Thursday’s papers: Cybersecurity reforms, 15,000 criminal reports and Finns loving lockdown life

The Vastaamo data breach debacle continues to dominate the press in Finland.

The government aims to set up all information and cybersecurity issues under a single ministry in the future, Prime Minister Sanna Marin said on Wednesday. Image: Petteri Bülow / Yle

Finland wants to improve cybersecurity in Finland in the wake of the Vastaamo psychotherapy centre data breach, daily Helsingin Sanomat (siirryt toiseen palveluun) reported.

The government aims to handle all information and cybersecurity issues under a single ministry in the future, Prime Minister Sanna Marin (SDP) told reporters after ministers met for an evening session on Wednesday.

"Currently it is spread across several branches of government. In situations like this, we see how troublesome it is that we have it divided in several different directions," Marin said.

At the moment, the Ministry of Transport and Communications, the Ministry of the Interior and the Ministry of Finance are addressing the Vastaamo situation.

Marin said Finland needs to look into making changes in legislation and governance to make such cases preventable in the future.

She also said victims should receive swift justice and all the help and support they need. According to Marin, officials are now looking at whether the victim of a data breach could change his or her personal identification number.

"We will see whether there is an opportunity to act more quickly here or whether we will have to wait for comprehensive reform. Personally, I hope we can move faster," Marin said.

The 'iltakoulu' evening sessions are informal meetings convened by the prime minister to discuss, plan and outline official matters. In addition to the cabinet ministers, parliamentary group chairs also attend these sessions.

15,000 criminal reports filed against Vastaamo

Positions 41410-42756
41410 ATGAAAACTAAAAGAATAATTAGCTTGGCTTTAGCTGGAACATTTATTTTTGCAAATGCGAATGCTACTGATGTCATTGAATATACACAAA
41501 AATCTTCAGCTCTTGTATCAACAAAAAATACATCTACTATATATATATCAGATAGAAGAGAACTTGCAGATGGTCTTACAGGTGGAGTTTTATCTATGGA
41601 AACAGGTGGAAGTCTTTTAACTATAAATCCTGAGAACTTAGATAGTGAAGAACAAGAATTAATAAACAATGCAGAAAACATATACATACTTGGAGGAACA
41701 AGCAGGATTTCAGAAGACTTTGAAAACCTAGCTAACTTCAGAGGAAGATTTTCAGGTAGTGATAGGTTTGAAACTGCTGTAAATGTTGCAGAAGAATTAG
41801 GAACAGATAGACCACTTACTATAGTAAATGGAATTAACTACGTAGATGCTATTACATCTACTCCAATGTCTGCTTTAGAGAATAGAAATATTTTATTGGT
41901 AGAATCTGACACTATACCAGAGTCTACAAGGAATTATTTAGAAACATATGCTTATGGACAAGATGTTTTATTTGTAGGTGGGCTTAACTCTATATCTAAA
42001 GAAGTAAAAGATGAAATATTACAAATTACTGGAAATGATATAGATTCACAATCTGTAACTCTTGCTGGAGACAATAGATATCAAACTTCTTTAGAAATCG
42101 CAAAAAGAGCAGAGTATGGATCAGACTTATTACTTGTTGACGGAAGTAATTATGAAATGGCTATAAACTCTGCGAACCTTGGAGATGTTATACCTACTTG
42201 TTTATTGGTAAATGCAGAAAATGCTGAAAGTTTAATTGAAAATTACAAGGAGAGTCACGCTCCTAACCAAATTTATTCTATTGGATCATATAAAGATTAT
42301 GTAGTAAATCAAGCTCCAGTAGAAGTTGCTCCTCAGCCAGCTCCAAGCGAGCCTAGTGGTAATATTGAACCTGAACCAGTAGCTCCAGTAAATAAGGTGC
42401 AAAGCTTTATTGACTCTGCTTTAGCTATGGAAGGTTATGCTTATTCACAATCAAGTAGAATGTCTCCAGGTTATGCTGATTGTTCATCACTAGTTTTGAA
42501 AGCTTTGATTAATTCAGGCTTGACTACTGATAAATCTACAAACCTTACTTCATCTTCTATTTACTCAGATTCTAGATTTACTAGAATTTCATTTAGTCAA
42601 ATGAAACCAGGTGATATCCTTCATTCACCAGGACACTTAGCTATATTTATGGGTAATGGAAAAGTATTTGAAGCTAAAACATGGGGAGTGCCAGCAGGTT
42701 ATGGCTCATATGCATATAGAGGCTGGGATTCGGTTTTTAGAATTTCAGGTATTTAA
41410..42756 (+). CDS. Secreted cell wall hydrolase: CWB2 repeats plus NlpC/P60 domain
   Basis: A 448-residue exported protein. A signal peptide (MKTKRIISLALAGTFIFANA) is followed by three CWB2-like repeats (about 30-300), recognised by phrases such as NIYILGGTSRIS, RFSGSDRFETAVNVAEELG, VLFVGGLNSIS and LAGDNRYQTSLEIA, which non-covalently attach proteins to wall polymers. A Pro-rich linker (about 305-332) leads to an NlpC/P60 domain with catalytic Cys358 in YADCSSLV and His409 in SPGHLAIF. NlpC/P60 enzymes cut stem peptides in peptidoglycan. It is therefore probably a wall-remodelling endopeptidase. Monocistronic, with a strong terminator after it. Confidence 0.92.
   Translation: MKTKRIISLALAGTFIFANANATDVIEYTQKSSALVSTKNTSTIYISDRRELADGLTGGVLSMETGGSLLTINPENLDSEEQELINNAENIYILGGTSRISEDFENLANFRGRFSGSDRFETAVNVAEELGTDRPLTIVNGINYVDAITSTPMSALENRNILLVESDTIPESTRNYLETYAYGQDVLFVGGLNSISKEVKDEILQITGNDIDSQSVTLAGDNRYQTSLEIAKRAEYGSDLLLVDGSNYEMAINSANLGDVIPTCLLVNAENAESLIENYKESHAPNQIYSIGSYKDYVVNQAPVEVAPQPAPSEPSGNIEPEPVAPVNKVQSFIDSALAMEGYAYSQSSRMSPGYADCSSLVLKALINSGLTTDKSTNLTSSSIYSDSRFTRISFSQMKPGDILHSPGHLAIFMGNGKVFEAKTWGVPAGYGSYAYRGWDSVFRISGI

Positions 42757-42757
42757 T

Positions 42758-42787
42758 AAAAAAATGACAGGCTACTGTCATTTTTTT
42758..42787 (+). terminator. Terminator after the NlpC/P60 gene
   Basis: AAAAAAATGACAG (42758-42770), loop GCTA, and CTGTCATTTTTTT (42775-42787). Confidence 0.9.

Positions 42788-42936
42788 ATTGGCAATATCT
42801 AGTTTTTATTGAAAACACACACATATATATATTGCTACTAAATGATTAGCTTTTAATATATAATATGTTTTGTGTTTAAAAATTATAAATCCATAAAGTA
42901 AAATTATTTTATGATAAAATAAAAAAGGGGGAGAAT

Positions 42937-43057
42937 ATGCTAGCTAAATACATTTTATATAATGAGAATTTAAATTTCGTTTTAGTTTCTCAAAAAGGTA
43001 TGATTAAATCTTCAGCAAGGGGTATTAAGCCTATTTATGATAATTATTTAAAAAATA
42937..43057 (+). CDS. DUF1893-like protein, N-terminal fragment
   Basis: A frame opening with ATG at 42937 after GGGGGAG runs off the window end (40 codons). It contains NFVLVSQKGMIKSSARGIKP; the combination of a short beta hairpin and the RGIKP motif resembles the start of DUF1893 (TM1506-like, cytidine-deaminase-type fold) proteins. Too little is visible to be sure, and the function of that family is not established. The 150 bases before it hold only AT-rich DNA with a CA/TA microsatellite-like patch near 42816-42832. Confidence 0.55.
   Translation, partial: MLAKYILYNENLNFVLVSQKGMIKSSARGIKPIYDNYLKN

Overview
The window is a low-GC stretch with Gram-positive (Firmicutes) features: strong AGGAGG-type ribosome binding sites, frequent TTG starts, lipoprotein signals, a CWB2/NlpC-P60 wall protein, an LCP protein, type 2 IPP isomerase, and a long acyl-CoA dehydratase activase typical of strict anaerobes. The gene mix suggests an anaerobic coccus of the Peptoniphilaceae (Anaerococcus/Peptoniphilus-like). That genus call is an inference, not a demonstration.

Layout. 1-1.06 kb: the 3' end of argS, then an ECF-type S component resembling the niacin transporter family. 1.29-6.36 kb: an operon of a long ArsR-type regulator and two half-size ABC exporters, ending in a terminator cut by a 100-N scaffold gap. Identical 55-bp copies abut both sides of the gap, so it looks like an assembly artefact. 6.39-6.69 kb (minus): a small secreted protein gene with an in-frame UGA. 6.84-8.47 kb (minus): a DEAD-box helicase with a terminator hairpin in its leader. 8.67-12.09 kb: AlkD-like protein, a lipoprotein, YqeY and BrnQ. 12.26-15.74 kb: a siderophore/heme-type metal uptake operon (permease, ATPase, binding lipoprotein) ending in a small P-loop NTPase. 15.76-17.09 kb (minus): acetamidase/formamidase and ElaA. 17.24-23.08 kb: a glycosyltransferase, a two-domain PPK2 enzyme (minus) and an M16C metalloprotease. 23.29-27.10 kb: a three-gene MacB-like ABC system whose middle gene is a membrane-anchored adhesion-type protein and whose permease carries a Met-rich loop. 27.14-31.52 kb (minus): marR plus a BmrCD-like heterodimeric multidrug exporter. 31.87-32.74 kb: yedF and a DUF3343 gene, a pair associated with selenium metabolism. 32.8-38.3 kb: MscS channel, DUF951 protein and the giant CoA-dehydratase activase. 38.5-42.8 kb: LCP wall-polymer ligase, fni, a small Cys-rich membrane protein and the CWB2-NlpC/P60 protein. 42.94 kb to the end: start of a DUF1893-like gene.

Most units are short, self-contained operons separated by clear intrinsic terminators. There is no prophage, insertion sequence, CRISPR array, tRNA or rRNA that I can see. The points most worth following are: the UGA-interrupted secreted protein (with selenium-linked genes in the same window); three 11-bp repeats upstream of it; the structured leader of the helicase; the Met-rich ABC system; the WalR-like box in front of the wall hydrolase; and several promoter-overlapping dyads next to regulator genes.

Meanwhile, about 15,000 criminal reports have been filed against psychotherapy centre Vastaamo, according to the National Bureau of Investigation (NBI).

"I don't have an exact number, but I could say that there are now about 15,000 of them. The number is already starting to be quite huge," NBI’s criminal detective Pentti Kangasniemi said.

The criminal charges under investigation are currently aggravated hacking, aggravated extortion and aggravated invasion of privacy, Tampere daily Aamulehti (siirryt toiseen palveluun) reported.

Kangasniemi revealed it has not yet come to the Bureau’s attention if any of the victims of extortion have paid the ransom. He stressed that no one should comply with the blackmailer’s demands.

Vastaamo’s own operations and information security compliance will also be investigated, but this is not the number one priority of the investigation now, according to Kangasniemi.

"The focus now is on identifying and capturing the perpetrator (of hacking) and, if possible, preventing the dissemination of material," Kangasniemi said.

Finns happy with lockdown life

Finns tolerated coronavirus restrictions the best compared to residents of other European countries, according to a recently published Eurobarometer survey.

As many as 73 percent of the Finns who responded to the survey felt that it was very or fairly easy to live with restrictions imposed during springtime, tabloid Ilta-Sanomat (siirryt toiseen palveluun) reported.

Of these, 23 per cent thought the restrictions even improved their daily quality of life.

On the other end of the spectrum was Portugal, where 62 percent felt it was difficult or very difficult to adapt to restrictions. In Finland, where restrictions were much lighter, only five percent of people experienced this difficulty.

In addition to Portugal, the Italians and the Greeks found the springtime restrictions particularly challenging.

Along with Finland, Netherlands, Estonia and Latvia too found it easy to deal with the restrictions, the survey revealed.

The Eurobarometer survey that studies public opinion in the European Union was conducted in July – August.